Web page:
Top of the line synthesizers are now made with more modern manufacturing technique not because they are more technologically advanced but because it would just cost to much to build them by hand.
    There is a large body of common knowledge and techniques.

  • Re: Correction: It's Margaret Hamilton not Margaret Hodge

    by David Farley /

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    Yes, I am afraid that I misspoke, I know it is Margret Hamilton that made such an important contribution to both the Apollo missions, but also to software development.

  • Re: Not quite agree on Craftsman and preindustrial building technique

    by David Farley /

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    That is certainly the case for musical instruments, and for other areas, but I think that there can be no dispute that engineered structures and devices will be, these days, at a significantly higher level of precision than the output of even a master crafts-person.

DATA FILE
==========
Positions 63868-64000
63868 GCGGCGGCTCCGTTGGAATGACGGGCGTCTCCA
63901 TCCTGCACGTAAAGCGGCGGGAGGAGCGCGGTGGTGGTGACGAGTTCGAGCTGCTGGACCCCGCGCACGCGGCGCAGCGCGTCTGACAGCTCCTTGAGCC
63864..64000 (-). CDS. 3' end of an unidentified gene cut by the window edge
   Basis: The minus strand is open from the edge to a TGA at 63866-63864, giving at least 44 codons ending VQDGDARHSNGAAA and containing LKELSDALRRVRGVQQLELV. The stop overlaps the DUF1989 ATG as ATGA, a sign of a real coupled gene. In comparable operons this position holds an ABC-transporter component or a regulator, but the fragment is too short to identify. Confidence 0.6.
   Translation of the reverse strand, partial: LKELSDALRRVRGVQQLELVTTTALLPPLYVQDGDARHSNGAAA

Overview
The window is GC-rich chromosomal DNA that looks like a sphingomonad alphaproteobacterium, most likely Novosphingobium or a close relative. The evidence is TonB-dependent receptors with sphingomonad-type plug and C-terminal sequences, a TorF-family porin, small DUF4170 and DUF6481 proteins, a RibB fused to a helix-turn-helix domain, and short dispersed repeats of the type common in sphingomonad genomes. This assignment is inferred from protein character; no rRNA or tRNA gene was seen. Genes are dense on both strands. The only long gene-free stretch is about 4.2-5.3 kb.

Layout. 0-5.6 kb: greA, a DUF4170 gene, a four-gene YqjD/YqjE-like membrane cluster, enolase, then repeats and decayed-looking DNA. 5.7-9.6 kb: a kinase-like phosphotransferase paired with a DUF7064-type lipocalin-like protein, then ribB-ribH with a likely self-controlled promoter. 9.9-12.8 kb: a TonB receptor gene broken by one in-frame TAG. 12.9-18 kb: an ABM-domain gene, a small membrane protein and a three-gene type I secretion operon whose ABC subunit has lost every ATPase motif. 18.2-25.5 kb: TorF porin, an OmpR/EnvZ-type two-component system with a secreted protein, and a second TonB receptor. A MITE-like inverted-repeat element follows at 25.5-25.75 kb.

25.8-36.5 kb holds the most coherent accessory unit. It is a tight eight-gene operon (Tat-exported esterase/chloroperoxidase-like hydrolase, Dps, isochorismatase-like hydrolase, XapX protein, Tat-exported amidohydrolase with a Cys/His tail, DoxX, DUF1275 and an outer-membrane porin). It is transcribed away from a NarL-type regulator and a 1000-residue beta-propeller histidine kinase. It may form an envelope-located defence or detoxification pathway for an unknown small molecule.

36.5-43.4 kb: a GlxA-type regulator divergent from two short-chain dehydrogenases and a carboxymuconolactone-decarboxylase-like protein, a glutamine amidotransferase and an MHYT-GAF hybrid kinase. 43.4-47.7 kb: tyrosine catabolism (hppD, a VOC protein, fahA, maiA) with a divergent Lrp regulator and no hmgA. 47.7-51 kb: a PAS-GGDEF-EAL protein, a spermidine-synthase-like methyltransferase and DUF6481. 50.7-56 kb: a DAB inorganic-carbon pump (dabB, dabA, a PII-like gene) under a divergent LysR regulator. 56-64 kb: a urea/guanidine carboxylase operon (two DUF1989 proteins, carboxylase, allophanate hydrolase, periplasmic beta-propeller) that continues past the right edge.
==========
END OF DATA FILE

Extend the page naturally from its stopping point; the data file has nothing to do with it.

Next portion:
We are human beings and so value the variances, and inaccuracies, that humans build into things. My point is that if you want precision, accuracy, optimal performance (in any measurable sense) then it will be the output of engineering.

    My argument is that the value that we place on the products of craft is usually subjective. Could you tell the difference, if you hadn't been sold the "lovingly hand-crafted" message, and paid the inflated price, first?